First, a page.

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John Leonard Colenback

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John Leonard Colenback Obituary
October 8, 1935 - May 12, 2015 JOHN LEONARD COLENBACK, 79, died on May 12, 2015 in West Hollywood, California with his great sense of humor intact. John was an accomplished actor, a talented calligrapher and watercolorist and a wonderful gourmet chef, with a gift for comedic political discourse, an encyclopedic knowledge of film, and a passion for creating his own greeting cards. All the world was indeed his stage: he acted on Broadway and Off-Broadway, on still-live daytime television in New York, and in television and film in Hollywood. He was born in Toledo, Ohio, the youngest son of the late Lloyd J. Colenback, Sr., vice president in charge of sales for the Toledo Scale Company, and the late Ruth Margaret Gelow Colenback, a suffragette. He discovered his love for the stage at Ottawa Hills High School (Class of 1953), where he appeared in 17 theater productions. At Dartmouth College (Class of 1957), he continued to study drama, majored in English, joined Phi Delta Theta and was voted "best actor" his senior year. When acting in summer stock theater at the Bucks County Playhouse in New Hope, Pennsylvania, he was discovered by an agent who enticed him to come to New York. John made his Broadway debut in 1961 as the Attendant to Signor Chapuys in the original Broadway production of "A Man for All Seasons." He had a feature role as Alan Armitage in the original Broadway production of "After the Rain" (1967) and also appeared in the Off-Broadway productions of Twelfth Night (Sebastian, 1963), A Scent of Flowers (Sid, 1969) and Four Friends (Ben, 1975). He starred in regional productions of "The Importance of Being Earnest," "The Halloween Bandit," "Rosencranz and Guildenstern Are Dead," "As You Like It," and "The Chinese Well" and toured nationally in "The Irregular Verb to Love." He became a fixture on daytime television as the debonair Dr. Dan Stewart on "As the World Turns" (1966-73 and 1976-79). In 1973, a national daytime magazine named him "best actor." He also starred in the television series From These Roots (Jimmy Hull, 1960-61), Hart to Hart: Murder is a Man's Best Friend (Ken Davern, 1978), The Misadventures of Sheriff Lobo (Prosecutor, 1981), Capitol (Detective Keyes, 1983-84), Berrenger's (Jerry, 1985), and Falcon Crest (Frank Bellman, 1986). He played Andrew Woodward in the television movie "An Innocent Love" (1982) and appeared in the television special "Strangers in the Homeland" (1976) and on "The Michael Douglas Show" (1978). He also served as a newscaster, spokesman and actor for the RCA Color Central Exposition at the 1964 New York World's Fair. During his years in New York, John spent frequent weekends and holidays at his rustic retreat on his beloved Green Hill Pond in South Kingstown, Rhode Island. In 1980, he moved to Hollywood where he acted, worked as a chef in movie premiere catering for Along Came Mary and lost too many friends to AIDS. He was a lifelong supporter of progressive candidates and causes, especially The Names Project and LGBT programs. He is survived by his brother Lloyd J. Colenback, Jr. of Saline, Michigan, a former real estate developer in downtown Toledo, Ohio; nieces and nephews Judith Colenback Savage and her husband Jonathan of Providence, Rhode Island, Timothy Lloyd Colenback and his wife Kim of Ann Arbor, Michigan, Girard Mosby Colenback of Providence, Rhode Island, Richard Breed III and his wife Jacqueline of Cocoa Beach, Florida, Amalia H. Breed of Somerset, Massachusetts, John W. Colenback and his wife Danielle of Easthampton, Massachusetts and Jared S. Colenback and his wife Margaret of Easthampton, Massachusetts; many grandnephews and grandnieces; and dear friends Bill Starbuck and Francis Spratley, both of Los Angeles, California. He was preceded in death by his brother, The Reverend Don Fredric Colenback of Cambridge, Massachusetts, an Episcopal theologian and ethicist; sisters-in law Virginia Harvey Colenback of Greenville, Rhode Island and The Reverend Patricia Riley Colenback of Fall River, Massachusetts; and friend Robert Bent. John had a keen interest in astrology; it is thus fitting that his date of death this year signifies safe passage. Uncle Johnnie was larger than life and will be missed greatly by his family and friends.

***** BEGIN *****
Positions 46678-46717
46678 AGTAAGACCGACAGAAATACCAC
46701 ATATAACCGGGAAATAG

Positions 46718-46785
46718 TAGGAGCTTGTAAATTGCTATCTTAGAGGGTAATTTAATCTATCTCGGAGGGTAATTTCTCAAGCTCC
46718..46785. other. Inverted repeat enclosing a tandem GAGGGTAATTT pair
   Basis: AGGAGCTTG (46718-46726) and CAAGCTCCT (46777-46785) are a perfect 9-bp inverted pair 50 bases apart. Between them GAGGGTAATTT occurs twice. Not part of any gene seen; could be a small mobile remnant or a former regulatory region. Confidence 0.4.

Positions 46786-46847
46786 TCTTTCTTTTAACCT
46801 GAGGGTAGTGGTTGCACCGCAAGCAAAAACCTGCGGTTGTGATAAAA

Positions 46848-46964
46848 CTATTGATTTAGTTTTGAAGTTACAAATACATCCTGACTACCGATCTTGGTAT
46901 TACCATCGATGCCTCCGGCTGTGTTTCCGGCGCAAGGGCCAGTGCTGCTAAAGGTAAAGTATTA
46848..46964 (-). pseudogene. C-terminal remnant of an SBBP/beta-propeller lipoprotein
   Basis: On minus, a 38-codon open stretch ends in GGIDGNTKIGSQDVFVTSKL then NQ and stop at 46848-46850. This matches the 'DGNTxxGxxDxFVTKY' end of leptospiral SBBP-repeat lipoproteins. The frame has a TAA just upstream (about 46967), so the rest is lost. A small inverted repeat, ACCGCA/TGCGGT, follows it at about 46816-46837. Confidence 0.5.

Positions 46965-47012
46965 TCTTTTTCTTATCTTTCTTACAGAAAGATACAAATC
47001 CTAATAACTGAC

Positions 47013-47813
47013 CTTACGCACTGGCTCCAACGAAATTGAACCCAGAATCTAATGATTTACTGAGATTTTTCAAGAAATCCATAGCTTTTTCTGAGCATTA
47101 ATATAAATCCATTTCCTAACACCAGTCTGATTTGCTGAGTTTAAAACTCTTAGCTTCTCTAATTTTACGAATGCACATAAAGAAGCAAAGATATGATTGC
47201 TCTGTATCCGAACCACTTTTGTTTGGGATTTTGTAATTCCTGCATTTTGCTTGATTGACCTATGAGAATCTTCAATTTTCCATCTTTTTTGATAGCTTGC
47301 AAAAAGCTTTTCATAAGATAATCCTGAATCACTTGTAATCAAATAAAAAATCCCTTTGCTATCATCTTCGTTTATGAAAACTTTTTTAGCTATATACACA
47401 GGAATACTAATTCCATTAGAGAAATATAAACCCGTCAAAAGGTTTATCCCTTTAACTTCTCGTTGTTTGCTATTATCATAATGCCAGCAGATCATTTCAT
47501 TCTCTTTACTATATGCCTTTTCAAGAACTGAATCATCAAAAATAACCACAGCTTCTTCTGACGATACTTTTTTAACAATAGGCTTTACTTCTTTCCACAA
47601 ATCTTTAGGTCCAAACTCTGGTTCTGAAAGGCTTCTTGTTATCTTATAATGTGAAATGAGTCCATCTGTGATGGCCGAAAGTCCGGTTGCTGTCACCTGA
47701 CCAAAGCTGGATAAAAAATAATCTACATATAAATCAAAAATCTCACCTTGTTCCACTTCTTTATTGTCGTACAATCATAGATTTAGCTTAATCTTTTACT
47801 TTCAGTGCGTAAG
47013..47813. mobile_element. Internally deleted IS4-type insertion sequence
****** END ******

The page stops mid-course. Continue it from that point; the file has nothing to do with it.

Published in the Los Angeles Times from June 14 to June 15, 2015
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